Here's how to make a colorful backyard playhouse (no sewing necessary)
A cheerful red tipi on the back lawn inspires hours of outdoor fun and imaginative play.
The ripstop nylon red shell, cut from 60-inch-wide fabric, is decorated with yellow cotton-fabric forms attached with iron-on adhesive.
Shoelaces threaded through grommets secure the tepee to bamboo poles.
Click ahead for the step-by-step photos and instructions.
When you purchase fabric, it’s folded in half lengthwise. Unfold the nylon and refold it in half crosswise (cut ends together)
to create a 60-inch square.
To make a 60-inch-radius halfcircle for the tepee shell, mark a quarter- circle on the folded fabric using a pencil and measuring tape: Lay the measuring tape down between two diagonal corners and draw a 60-inch-long line measured from the folded corner (this is the radius).
Then, starting from the adjacent folded corner, draw a quarter-circle, arcing around the end of the line and ending at the opposite corner.
It may help to mark the curve of the quarter-circle with string secured by pushpins. Cut out the quarter-circle and unfold the fabric.
To mark where the poles will go, draw five more 60-inch radii: mark the first one 15 inches from one straight edge of the
fabric and the second one 15 inches from the other straight edge, then mark off the space between into five equal sections.
Cut a half-circle (with a 5-inch radius) at the center of the straight edge of the fabric, where the radii meet. If desired, zigzag or hand-stitch (with a blanket stitch) the curved edges of the tepee.
Following the package instructions, apply the iron-on adhesive to the back side of the yellow cotton. At one edge of the fabric,
draw two 12- by 3-inch zigzag shapes on the backing of the adhesive (see figure E).
Cut out the shapes, saving the triangles (shaded on the pattern) to line the tepee’s top edge. Remove the paper backing from the zigzags.
Place a zigzag along the top of each opening edge of the tepee as shown in the photo on page 126 and bond with an iron. Next, bond the small triangles (saved from zigzags) along the tepee’s top edge:
For the first row, lay seven triangles point to point and bond. Apply the second row of triangles (six) in alternate spaces over the first row’s touching points (see figure F).
Cut out two 1½-inch-diameter and two 8-inch-diameter yellow-cotton circles (figures B and C); they’re easier to cut if you
fold the fabric into quarters. Remove the paper backing.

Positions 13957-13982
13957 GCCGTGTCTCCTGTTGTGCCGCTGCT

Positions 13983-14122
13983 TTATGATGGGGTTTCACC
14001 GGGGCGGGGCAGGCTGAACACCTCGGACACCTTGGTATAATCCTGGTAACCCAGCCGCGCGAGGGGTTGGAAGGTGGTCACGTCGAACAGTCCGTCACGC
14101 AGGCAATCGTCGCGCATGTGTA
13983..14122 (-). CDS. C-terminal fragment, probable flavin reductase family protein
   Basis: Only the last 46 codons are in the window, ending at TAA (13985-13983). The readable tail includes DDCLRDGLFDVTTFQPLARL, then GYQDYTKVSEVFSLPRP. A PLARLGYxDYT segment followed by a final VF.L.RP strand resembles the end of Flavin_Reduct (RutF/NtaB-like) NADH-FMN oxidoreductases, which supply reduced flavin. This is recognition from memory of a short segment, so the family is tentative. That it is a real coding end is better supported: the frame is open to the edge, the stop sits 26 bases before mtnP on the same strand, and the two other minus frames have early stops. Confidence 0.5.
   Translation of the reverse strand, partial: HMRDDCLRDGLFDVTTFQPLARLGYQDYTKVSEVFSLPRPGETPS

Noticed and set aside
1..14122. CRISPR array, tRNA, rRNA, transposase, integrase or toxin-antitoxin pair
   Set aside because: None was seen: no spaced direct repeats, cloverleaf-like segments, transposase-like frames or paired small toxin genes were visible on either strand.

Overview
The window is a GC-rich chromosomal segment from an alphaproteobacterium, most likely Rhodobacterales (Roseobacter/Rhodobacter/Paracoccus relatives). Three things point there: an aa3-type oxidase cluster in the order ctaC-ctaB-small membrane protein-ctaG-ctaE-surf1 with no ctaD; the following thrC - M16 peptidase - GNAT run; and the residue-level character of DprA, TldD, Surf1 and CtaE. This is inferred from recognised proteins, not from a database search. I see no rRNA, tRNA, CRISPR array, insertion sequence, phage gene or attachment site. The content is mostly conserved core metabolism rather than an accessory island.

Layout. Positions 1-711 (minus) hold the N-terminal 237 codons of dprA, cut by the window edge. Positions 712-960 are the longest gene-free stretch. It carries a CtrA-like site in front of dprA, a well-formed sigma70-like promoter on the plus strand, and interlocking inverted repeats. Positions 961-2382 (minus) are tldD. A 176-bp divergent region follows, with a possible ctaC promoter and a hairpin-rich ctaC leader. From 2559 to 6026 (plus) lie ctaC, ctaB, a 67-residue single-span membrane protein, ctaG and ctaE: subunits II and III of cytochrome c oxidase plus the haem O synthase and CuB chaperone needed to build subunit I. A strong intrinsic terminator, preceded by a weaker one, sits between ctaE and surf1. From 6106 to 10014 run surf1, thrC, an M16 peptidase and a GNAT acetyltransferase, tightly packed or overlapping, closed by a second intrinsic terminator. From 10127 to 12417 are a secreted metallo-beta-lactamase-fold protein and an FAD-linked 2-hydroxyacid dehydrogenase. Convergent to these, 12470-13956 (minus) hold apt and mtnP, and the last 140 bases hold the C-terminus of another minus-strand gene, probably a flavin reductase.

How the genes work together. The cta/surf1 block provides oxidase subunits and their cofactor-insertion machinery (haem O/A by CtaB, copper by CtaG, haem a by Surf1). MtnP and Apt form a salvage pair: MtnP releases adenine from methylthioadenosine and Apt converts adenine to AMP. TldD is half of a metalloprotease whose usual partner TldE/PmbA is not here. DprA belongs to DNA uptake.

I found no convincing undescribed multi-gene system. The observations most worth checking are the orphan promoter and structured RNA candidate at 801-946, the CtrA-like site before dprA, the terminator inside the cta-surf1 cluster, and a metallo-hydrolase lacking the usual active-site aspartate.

Bond the 1½-inch circles onto opposite sides of the tepee opening, 22 inches up from the bottom and 11 inches in from the opening edges (on radius marks). Bond the 8-inch circles 10½ inches (on center) away from the little circles as shown.
Cut out twelve 3-inch-tall yellow triangles (see figure D). Cut one triangle in half lengthwise and apply the halves to the two opening edges at the bottom of the tepee; bond. Apply the 11 remaining triangles to the bottom edge of the tepee at the six radius marks and halfway between each pair of marks.
At the top of the tent, punch 15 holes 1 inch apart through the yellow triangles, starting 1½ inches from each opening edge.
Weave one full-length black shoelace through the holes to tie the tent to the poles.
Using a hole punch, punch two holes in each full triangle at the tipi bottom, 1⁄2 inch up from the bottom and 1⁄2 inch in
from each side.
Cut 6 black shoelaces in half (to secure the tepee to poles and tent pegs); knot cut ends. Thread a shoelace end through each of the 11 sets of holes (so ends are inside the tepee).
Place a grommet in the center of each small yellow circle. Thread a black shoelace through each circle to use as ties for the “door.”
To make installation easier (otherwise you need two people), make a paper guide for installing the poles (see figure G): With
masking tape, piece together two 30- by 60-inch sheets of heavy paper so you can cut a 60-inch diameter circle.
Mark the edge of the circle into 6 even arcs.
Align poles so the thick ends are down. Trim poles to equal lengths. Drill a hole in each pole 62 inches from the bottom. (You'll use these holes when tying the top of the tipi together.)
Hammer a steel rod into inside the base of each pole, leaving about 4 inches protruding from the bottom of the pole. These will act as tent stakes.
Thread the red-and-black bootlace through the holes in the poles, then cross poles on top of one another to make a fan. Tie the bootlace tightly around the tops of the poles.
Lay the paper guide on the ground and push the poles’ metal ends into the ground at the marks on the paper.
Wrap the tipi shell around the poles and secure ties around the tops and bottoms of the poles.
Insert tent pegs into the ground at the triangles between poles. Tie laces to tent pegs. Tie openings around poles so kids can run in and out.